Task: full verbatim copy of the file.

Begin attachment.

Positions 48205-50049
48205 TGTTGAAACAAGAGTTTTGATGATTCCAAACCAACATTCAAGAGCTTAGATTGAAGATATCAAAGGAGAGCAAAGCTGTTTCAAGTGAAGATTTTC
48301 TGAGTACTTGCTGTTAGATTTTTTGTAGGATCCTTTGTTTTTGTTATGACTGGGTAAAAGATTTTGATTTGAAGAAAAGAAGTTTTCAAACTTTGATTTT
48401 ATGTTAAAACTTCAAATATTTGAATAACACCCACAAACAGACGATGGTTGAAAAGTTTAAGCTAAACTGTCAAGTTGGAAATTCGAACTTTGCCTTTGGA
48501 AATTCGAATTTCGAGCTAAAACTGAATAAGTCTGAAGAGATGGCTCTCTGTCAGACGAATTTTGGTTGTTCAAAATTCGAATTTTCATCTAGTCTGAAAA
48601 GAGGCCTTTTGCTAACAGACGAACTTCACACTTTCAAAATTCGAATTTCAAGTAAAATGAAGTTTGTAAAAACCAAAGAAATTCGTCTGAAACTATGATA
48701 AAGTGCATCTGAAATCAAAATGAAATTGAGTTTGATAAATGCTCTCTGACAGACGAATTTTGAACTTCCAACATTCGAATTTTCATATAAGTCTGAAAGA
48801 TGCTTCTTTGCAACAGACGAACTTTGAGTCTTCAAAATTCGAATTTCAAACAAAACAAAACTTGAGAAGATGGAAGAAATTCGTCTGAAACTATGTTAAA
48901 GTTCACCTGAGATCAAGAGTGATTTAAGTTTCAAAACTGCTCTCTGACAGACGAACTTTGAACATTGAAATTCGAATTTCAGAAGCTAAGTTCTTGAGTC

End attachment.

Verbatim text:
Positions 48205-50049
48205 TGTTGAAACAAGAGTTTTGATGATTCCAAACCAACATTCAAGAGCTTAGATTGAAGATATCAAAGGAGAGCAAAGCTGTTTCAAGTGAAGATTTTC
48301 TGAGTACTTGCTGTTAGATTTTTTGTAGGATCCTTTGTTTTTGTTATGACTGGGTAAAAGATTTTGATTTGAAGAAAAGAAGTTTTCAAACTTTGATTTT
48401 ATGTTAAAACTTCAAATATTTGAATAACACCCACAAACAGACGATGGTTGAAAAGTTTAAGCTAAACTGTCAAGTTGGAAATTCGAACTTTGCCTTTGGA
48501 AATTCGAATTTCGAGCTAAAACTGAATAAGTCTGAAGAGATGGCTCTCTGTCAGACGAATTTTGGTTGTTCAAAATTCGAATTTTCATCTAGTCTGAAAA
48601 GAGGCCTTTTGCTAACAGACGAACTTCACACTTTCAAAATTCGAATTTCAAGTAAAATGAAGTTTGTAAAAACCAAAGAAATTCGTCTGAAACTATGATA
48701 AAGTGCATCTGAAATCAAAATGAAATTGAGTTTGATAAATGCTCTCTGACAGACGAATTTTGAACTTCCAACATTCGAATTTTCATATAAGTCTGAAAGA
48801 TGCTTCTTTGCAACAGACGAACTTTGAGTCTTCAAAATTCGAATTTCAAACAAAACAAAACTTGAGAAGATGGAAGAAATTCGTCTGAAACTATGTTAAA
48901 GTTCACCTGAGATCAAGAGTGATTTAAGTTTCAAAACTGCTCTCTGACAGACGAACTTTGAACATTGAAATTCGAATTTCAGAAGCTAAGTTCTTGAGTC